We bought software so the techies can change settings and check the system from home on their computers, but when it is a hardware problem they still have to go to the basement. Often for several hours. And then they have to go to work, fixed or not.

Education and Warnings

We used to have huge problems with people moving in and setting up all their devices without letting our techs know that hew equipment had been installed. They would guess the settings or use the ones they had before and it would bring down the whole system. Or they would allow their systems to automatically choose an address and often it was their neighbor’s. One or the other would then get kicked off the system whenever both tried to get on online. Because we have an IP address for jack, each device—computers, cable system, netflix, Blueray, etc.—has its own settings. If people don’t have all of them set correctly, they can’t even use all their own equipment.

Now new people are warned before they move in to call the techs to set them up. In the panic of moving, they often forget. And when residents buy new equipment, they still forget that step.

It’s Still Worth It (On Most Days)

A collective system is soooo much cheaper than each of us having our own service and in-house attention is still better than someone who has never been here before—the usual case. Collectively, we can afford service that is four times as fast. It’s slower on Friday night when every one seems to be watching movies or playing games but still faster than the smaller residential modems most cable providers include in bundled packages. That service costs now $35 a month. 43 units x $35 = $1,500 a month. Instead we pay $365—80% less.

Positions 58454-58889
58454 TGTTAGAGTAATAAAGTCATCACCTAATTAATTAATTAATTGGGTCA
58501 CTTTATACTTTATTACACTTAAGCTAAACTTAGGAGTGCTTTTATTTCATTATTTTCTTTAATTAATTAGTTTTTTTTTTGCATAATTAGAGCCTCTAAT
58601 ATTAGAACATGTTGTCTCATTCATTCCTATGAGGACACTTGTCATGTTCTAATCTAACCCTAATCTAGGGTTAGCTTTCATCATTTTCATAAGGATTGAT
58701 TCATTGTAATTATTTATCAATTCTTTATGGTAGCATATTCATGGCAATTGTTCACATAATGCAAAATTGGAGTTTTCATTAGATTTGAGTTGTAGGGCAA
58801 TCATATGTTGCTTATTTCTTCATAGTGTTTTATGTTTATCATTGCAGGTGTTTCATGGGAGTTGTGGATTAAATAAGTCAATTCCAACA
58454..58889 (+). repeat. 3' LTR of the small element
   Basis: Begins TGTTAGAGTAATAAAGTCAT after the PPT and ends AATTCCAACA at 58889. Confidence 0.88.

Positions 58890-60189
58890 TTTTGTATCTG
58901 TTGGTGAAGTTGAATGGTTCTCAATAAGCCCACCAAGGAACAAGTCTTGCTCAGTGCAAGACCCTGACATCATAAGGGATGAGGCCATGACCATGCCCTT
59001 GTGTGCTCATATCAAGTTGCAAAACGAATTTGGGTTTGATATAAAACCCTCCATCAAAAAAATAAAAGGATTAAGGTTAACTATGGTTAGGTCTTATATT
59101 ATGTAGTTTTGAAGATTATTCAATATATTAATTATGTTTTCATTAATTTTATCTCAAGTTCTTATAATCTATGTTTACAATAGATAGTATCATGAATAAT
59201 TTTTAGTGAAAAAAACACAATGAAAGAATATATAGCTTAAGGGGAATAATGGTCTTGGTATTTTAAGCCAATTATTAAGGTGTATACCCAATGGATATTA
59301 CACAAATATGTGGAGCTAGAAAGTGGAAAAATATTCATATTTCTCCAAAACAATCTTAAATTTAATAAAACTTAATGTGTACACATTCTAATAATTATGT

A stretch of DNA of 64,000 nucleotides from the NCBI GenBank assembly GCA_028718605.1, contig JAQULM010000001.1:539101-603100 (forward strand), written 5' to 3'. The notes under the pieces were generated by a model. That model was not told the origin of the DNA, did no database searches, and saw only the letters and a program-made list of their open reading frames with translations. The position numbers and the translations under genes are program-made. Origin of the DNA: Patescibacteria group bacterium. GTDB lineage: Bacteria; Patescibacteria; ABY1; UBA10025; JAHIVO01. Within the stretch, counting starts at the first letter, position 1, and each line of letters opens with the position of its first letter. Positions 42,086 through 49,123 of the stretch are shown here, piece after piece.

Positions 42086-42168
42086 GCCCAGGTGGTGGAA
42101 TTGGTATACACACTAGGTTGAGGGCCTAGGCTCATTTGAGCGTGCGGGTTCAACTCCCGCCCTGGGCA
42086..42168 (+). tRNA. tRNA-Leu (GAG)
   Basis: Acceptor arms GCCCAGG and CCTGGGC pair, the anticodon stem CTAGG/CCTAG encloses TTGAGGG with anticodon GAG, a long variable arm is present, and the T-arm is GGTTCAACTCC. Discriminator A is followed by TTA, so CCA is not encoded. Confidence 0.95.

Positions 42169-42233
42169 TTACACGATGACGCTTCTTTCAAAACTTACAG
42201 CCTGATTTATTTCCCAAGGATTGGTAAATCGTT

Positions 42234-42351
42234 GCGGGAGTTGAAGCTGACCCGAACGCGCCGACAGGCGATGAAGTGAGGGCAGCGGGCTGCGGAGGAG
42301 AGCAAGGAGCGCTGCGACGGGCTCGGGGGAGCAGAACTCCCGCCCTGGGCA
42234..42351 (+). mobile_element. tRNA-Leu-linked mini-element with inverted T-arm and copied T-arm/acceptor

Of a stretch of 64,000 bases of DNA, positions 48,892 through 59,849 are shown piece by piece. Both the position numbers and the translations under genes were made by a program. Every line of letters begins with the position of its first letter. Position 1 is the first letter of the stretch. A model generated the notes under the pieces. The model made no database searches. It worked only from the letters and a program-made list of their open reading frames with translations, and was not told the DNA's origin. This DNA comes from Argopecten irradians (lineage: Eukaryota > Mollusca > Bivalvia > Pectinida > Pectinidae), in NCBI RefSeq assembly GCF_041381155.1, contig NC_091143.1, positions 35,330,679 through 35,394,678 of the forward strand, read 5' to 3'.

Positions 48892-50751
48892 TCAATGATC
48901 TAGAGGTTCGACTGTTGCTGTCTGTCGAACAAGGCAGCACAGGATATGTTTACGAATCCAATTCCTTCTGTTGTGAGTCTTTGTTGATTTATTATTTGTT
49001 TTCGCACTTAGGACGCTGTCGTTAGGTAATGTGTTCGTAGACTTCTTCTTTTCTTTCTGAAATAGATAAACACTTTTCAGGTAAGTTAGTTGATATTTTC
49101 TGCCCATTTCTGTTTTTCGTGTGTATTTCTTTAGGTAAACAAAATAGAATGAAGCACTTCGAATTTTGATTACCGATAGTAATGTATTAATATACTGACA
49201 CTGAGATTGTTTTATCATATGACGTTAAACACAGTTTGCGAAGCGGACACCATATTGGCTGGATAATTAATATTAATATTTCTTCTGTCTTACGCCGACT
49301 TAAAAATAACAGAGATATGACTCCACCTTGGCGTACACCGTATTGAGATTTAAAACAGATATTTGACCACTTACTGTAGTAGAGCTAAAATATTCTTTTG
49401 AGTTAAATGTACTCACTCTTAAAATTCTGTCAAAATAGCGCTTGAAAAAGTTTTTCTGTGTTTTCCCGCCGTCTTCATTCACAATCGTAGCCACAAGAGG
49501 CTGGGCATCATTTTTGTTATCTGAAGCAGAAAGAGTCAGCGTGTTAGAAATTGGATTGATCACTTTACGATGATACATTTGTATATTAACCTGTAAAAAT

When we need repair of the modem, business class service is normally the same day, usually within hours. Residential service is usually a 3-4 day minimum; “next week,” the most common response.

Usage Is Way Up

When we moved in, less than half our households used the Internet at home. Whenever we sent out an email with a request the deadline for a response had to include a weekend for people who only read at home and workdays for those who only read at work. From the beginning, we had a computer in the office for people who didn’t have or need a computer. It is now used by people whose own computer is broken or much slower and by guests. And some just like to get out of their units.

We also have a duplex 3-in-1 printer that is hooked up to out intranet. Residents don’t need a scanner, copier, or fax machine, and can print from home.

When only a few were using the internet at home, it was harder to get attention to the network being down because very few people were dependent on it. Several of us had our own modems because of this. Now every household has at least one device hooked up. I have four and a router to handle them. Some have their own internal intranet so they can share devices. About a third work at home all the time or a significant part of the time. And that number is growing rapidly. I would guess that most people check work email at home though some companies are now not allowing that for security reasons.

A long history but an important one that I think that Takoma Village has handled at a high level because we had tech savvy people from the beginning who were avid about new technology and foresaw the future—even though it still isn’t perfect. Every community will probably be at some point in this evolutionary process. If anyone is beyond it, please let me know!